Id. at 3-5. We agree that these facts indicate that Dr. Sánchez continued to perform acts or omissions related to the furnishing of professional medical services to Daniels after July 7, 1991, thus triggering the subsequent policy, which provides coverage of $500,000 per medical incident.
II. Summary Judgment
We review the district court's grant of summary judgment de novo, and will uphold that determination “if the record, viewed in the light most favorable to the nonmoving party, shows that ‘there is no genuine issue as to any material fact and that the moving party is entitled to a judgment as a matter of law.’ ” Continental Ins. Co. v. Arkwright Mut. Ins. Co., 102 F.3d 30, 33 n. 4 (1st Cir.1996) (quoting Fed.R.Civ.P. 56(c)). Faced with a properly documented motion, the nonmovant must establish the existence of a genuine issue of material fact in order to avoid the entry of an adverse judgment. Garside v. Osco Drug, Inc., 895 F.2d 46, 48 (1st Cir.1990).
Daniels attacks the district court's grant of summary judgment on various grounds, which we will consider in turn.
A. Obvious malpractice
Dr. Sánchez' AHDM personnel records indicate that he maintained hospital privileges during the course of his treatment of Daniels. Under Puerto Rico law, a hospital's relationship with doctors to whom it grants hospital privileges must meet several requirements. The obligation that Daniels suggests AHDM failed to meet here, such that AHDM would be jointly and severally liable for Dr. Sánchez' malpractice, requires hospitals to monitor the work of physicians with hospital privileges, and to intervene when possible in the face of an obvious act of medical malpractice. See Márquez Vega v. Martínez Rosado, 116 P.R.R. 489, 500 (1985); see also Carlos J. Irizarry Yunqué, Responsabilidad Civil Extracontractual 253 (1996).
Beyond her conclusory allegations to the effect that Dr. Sánchez' malpractice was so obvious that AHDM staff should have intervened, Daniels fails to present sufficient facts to show that there is a “genuine issue for trial.” LeBlanc v. Great American Ins. Co., 6 F.3d 836, 841-42 (1st Cir.1993). Although Daniels directs our attention to the deposition testimony of her experts, all of whom agreed that the diagnosis of asthma was incorrect, none of this deposition testimony raises a genuine issue as to whether any act of malpractice by Dr. Sánchez was so obvious that AHDM should have intervened. The only mention of “obviousness” in the deposition testimony comes from Dr. Harold Nelson, one of Daniels' experts. He states that Daniels' osteoporosis and her Cushingoid state were obvious symptoms of excessive corticosteroid use. That the symptoms Daniels exhibited after corticosteroid treatment were the obvious result of excessive use of the steroid does not sufficiently raise the issue of whether those symptoms were the obvious result of an act of malpractice. Daniels did not meet her burden of coming forward with concrete facts that would give rise to a genuine issue of material fact regarding AHDM's liability.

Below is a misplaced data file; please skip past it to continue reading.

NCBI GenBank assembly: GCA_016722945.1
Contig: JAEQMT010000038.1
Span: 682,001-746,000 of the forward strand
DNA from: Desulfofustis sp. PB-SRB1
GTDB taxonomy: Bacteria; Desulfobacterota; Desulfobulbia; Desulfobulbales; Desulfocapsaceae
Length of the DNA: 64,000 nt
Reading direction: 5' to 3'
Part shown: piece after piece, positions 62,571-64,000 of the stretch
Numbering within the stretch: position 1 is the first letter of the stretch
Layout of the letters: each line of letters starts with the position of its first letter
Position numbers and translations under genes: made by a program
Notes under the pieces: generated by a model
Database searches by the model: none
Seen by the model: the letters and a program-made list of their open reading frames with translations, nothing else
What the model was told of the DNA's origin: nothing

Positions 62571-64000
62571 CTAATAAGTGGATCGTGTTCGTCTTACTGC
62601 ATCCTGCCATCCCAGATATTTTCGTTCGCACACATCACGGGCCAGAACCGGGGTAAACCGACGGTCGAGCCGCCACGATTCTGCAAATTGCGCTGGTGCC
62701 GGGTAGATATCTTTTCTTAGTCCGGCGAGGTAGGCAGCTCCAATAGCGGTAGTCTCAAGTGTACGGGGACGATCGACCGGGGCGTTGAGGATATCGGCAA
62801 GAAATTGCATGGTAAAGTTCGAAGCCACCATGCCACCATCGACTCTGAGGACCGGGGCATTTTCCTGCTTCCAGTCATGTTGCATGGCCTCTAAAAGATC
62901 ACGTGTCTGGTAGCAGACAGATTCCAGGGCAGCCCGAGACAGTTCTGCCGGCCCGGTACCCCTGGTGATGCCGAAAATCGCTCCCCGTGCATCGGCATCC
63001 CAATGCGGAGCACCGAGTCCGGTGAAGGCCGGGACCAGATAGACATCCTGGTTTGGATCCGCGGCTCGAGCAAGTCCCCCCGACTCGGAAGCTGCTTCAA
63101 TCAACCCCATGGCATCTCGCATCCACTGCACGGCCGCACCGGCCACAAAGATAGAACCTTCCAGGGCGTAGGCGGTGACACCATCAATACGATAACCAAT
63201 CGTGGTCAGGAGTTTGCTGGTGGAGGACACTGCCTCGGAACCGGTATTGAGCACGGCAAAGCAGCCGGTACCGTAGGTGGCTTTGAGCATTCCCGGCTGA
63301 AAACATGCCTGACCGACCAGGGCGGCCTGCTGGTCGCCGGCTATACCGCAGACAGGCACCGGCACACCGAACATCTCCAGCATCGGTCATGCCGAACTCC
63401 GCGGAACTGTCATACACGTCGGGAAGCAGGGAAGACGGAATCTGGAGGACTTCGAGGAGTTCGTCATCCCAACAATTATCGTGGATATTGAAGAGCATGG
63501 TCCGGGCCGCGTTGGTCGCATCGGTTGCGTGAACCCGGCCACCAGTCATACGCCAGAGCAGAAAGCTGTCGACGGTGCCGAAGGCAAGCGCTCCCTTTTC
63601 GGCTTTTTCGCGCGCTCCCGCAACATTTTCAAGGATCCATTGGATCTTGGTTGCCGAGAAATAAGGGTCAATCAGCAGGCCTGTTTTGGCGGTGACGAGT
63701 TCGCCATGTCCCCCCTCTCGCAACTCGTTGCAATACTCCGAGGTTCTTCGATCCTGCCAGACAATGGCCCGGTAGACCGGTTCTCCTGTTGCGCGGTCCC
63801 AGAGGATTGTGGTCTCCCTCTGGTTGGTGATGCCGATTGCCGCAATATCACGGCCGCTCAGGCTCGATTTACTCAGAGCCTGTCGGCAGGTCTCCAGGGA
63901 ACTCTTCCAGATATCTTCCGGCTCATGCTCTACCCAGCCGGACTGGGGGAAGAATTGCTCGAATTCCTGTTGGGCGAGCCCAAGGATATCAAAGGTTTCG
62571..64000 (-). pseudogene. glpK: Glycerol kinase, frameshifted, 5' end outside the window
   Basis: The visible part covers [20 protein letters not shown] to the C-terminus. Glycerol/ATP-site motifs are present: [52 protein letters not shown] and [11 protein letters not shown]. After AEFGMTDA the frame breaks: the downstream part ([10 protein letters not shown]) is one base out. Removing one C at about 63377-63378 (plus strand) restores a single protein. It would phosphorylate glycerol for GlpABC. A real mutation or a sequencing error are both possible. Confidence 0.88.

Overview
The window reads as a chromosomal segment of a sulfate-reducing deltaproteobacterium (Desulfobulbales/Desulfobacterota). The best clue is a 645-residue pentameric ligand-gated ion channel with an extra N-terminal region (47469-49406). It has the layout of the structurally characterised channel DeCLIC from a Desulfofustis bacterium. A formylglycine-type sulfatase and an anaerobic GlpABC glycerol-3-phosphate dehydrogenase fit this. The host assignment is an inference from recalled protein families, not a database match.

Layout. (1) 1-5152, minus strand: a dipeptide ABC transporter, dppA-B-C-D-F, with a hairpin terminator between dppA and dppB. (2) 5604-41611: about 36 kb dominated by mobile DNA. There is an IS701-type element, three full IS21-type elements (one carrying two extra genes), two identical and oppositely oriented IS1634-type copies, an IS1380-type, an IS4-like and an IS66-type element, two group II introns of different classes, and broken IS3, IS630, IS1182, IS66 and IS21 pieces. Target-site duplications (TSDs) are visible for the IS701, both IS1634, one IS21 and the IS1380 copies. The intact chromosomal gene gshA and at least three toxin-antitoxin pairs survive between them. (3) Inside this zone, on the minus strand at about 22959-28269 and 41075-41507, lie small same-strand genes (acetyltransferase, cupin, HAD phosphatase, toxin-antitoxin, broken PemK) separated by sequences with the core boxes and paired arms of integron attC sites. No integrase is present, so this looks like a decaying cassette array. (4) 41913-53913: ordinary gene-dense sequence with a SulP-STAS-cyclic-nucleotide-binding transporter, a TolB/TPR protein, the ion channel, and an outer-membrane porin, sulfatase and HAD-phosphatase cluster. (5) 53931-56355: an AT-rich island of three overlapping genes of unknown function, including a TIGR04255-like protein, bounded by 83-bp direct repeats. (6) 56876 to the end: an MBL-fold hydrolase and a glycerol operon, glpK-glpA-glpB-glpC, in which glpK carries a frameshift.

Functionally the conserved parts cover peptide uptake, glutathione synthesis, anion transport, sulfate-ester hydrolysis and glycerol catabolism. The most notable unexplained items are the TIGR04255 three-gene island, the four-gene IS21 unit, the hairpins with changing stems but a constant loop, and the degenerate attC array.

B. Negligence of AHDM Staff Doctors and Nurses
Daniels next argues that the district court erred in finding that AHDM's doctors did not engage in malpractice. Daniels failed to press this contention before the district court. Because Daniels' Opposition to Defendants' Motion for Summary Judgment fails to squarely raise any contention of specific malpractice on the part of AHDM's medical staff, we generally will not consider such an argument on appeal. See Grenier v. Cyanamid Plastics, Inc., 70 F.3d 667, 678 (1st Cir.1995) (recognizing that, by failing to present an argument in his opposition to summary judgment below, appellant failed to preserve the argument for appeal).
Moreover, her argument is without merit. She premises AHDM's liability on the opinion of her expert, Dr. Alvarez, that AHDM staff members should have questioned Dr. Sánchez' faulty diagnosis and that, had they done so, her result would have been different. Daniels misconstrues Dr. Alvarez' deposition testimony. Although Dr. Alvarez noted that nurses frequently question doctors' practices and that it did not appear that AHDM's nurses had questioned Dr. Sánchez, immediately thereafter Dr. Alvarez stated that he had no opinion as to whether the nurses or hospital staff were negligent. This is hardly the forceful evidence of negligence that Daniels makes it out to be, and certainly does not raise a genuine issue as to whether AHDM's staff was negligent.
C. Whether Dr. Sánchez was an independent contractor
Daniels contends that the district court misinterpreted our opinion in Suarez Matos v. Ashford Presbyterian Community Hosp., 4 F.3d 47 (1st Cir.1993), when it found that AHDM was not liable because Dr. Sánchez was merely an independent contractor. Daniels argues that under Suarez Matos, a hospital is liable when a negligent doctor is more than a mere “independent contractor having no other relationship with the hospital.” Id. at 52. Daniels takes this quotation out of context. The relevant quote reads:
While strictly, perhaps, that decision [Márquez Vega v. Martínez Rosado, 116 D.P.R. 489, 500 (1985) ] contained dictum that we might distinguish, and certainly we need not adopt plaintiff[']s contention that it would impose liability in the case of an independent contractor having no other relationship with the hospital, it is clear here that granting staff privileges coupled with a joint sharing in profits, left the hospital fully responsible.